The Board of Supes will hear this week a modest-sounding resolution that has huge political implications – and has the Yimbys up in arms.
At issue is a state law that sets what’s called the Regional Housing Needs Assessment for every county in California. The law, which is facilitated in the Bay Area by the Association of Bay Area Governments, sets goals for how much housing every community needs to authorize. Jurisdictions that fail to meet the standard can face a serious penalty: New housing proposals in non-compliant places will be exempt from local zoning laws.
If you don’t meet the RHNA goals, the state says, all new housing will be “be right,” and must be approved.
The real issue is that the RHNA model assumes that the private market will make the housing crisis better, and that communities need to allow more market-rate development (with no recognition that putting luxury projects in low-income areas can lead to displacement).
The state’s allocation for the Bay Area calls for 500,000 new homes over the next eight years. That accounts for the “unmet need” or many communities.
But San Francisco has not only met but exceeded its goals for high-end housing. The city has approved 140 percent of the RHNA goals for market-rate housing, and now has 70,800 units entitled.
The obstacle to building new luxury housing isn’t the city’s rules, zoning, or process; it’s the capital markets that determine what will get financing.
And as the market for housing in SF is slowing – because a lot of people who can work from home are heading to the suburbs – that investment money is also slowing down.
But never mind reality: The state wants to set higher goals for market-rate housing in San Francisco, which are not only unlikely but potentially damaging.
As the resolution, by Sup. Gordon Mar, states:
In the upcoming RHNA process, there is a risk that San Francisco will have its above-moderate RHNA allocation absorb a disproportionate share of the overall regional determination increase resulting from historic regional under-performance, without considering San Francisco’s over-performance; and an increase in San Francisco’s above-moderate RHNA allocation could require ministerial by-right approval of above-moderate income housing if not enough permits are pulled to meet a sufficient share of its RHNA allocation by 2026, (which) would incentivize evictions, displacement, further regional segregation, and exacerbate racial disparities.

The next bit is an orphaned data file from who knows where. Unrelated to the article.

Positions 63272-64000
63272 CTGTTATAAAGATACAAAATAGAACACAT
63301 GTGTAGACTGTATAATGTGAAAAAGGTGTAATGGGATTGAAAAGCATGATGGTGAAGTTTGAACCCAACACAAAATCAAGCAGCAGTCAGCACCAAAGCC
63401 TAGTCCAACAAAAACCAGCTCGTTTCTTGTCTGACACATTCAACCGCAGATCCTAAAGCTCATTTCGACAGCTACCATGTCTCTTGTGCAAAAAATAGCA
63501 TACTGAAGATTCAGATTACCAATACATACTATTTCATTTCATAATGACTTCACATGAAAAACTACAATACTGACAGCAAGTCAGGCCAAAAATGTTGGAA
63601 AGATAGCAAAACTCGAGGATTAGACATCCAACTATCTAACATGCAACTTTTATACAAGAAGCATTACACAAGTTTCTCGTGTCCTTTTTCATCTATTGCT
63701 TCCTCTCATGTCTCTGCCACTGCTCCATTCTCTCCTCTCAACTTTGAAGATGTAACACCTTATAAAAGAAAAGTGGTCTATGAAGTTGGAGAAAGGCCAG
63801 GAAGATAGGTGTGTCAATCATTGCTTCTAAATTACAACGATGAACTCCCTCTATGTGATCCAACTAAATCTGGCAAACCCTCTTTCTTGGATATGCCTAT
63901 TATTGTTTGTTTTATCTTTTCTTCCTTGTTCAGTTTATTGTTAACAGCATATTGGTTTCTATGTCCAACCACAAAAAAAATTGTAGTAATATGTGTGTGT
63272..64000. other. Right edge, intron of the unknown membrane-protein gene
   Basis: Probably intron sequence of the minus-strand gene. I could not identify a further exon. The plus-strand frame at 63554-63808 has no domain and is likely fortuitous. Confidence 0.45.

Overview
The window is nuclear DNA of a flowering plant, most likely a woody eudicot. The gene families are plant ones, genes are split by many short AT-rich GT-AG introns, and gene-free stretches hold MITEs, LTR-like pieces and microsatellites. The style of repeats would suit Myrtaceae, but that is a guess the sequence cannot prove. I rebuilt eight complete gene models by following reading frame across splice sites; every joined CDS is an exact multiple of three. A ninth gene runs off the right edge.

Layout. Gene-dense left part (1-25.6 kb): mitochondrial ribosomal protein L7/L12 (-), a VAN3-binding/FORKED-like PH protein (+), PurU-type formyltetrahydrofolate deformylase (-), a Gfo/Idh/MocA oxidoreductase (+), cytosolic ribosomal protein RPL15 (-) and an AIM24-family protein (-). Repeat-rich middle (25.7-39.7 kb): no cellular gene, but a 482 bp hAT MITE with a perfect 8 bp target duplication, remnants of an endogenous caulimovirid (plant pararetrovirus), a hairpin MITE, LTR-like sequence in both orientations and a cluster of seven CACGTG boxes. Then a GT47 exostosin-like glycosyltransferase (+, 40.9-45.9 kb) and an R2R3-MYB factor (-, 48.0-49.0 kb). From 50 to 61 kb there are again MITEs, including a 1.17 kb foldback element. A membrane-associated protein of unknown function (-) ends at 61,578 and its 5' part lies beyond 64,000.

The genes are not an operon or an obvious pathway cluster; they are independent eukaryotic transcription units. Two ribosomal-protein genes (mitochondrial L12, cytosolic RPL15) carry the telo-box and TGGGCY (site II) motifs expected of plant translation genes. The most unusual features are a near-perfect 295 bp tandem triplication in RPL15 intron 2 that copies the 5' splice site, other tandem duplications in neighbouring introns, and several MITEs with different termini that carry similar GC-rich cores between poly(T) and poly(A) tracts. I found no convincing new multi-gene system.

Mar wants ABAG to change its approach – to acknowledge that San Francisco is building plenty of housing for the rich, but not enough for anyone else:
“San Francisco urges ABAG to focus on unmet RHNA needs for housing affordable to low- and moderate-income residents experiencing cost burden and overcrowding in San Francisco and in the region, counteract the displacement of low- and moderate-income communities of color in core urban cities like San Francisco and Oakland, and prioritize the region’s above-moderate RHNA allocation in high resource and high opportunity jurisdictions, and limit increases in above-moderate RHNA allocations to Bay Area cities with concentrations of Sensitive Communities.
San Francisco urges ABAG to consider past overperformance in the above-moderate income category, to the extent possible by State law, when assigning the 2022-2030 above-moderate RHNA allocations, so that jurisdictions that have historically provided more than their fair share of regional above-moderate housing development are less likely to be subject to required ministerial by-right approvals for above-moderate income housing.”
The only public comment so far was at the full board meeting Sept. 1, when this item was on the agenda as an item for adoption without committee reference. At least a dozen speakers supported it – but the Yimbys were also out in force. They all argued what we have heard before – that San Francisco “has underbuilt housing” and “needs to build housing at all affordability levels.”
Except that San Francisco doesn’t build any housing at all these days. Private developers build housing. And for-profit developers only build housing that’s far above what most San Franciscans can afford.
Oh, and San Francisco has already approved and entitled (which is all the city can do) far more market-rate housing that the city needs.
The supes agreed to continue the item and send it to the Government Audit and Oversight Committee, which will hear it Thursday/17 at 10am.
The full board is scheduled Tuesday/15 to hear an appeal of the Planning Department’s ruling that a pair of houses can be built on top of a PG&E gas main – and issue that’s been around for more than four years now.
The city first said the project needed no environmental review at all, then withdrew that, then said it did need review, then said it could go forward without a full environmental study.
The last time this came before the board, Sup. Hillary Ronen, who represents the district, asked that it be continued because “new information” had come to light.
This issue isn’t a typical neighborhood concern over density, views, traffic, or displacement. It’s about whether construction on the only place in the city where a high-pressure gas main isn’t covered by a street can be done safely.
The pipeline runs under Folsom Street, but the street doesn’t continue over Bernal Hill, so on this site, which is now open space and a community garden, the pipe is just buried under the soil.
The pipeline is more than 50 years old. PG&E doesn’t have a great record with pipeline maintenance.
That hearing – if it goes forward – would start sometime after 3pm.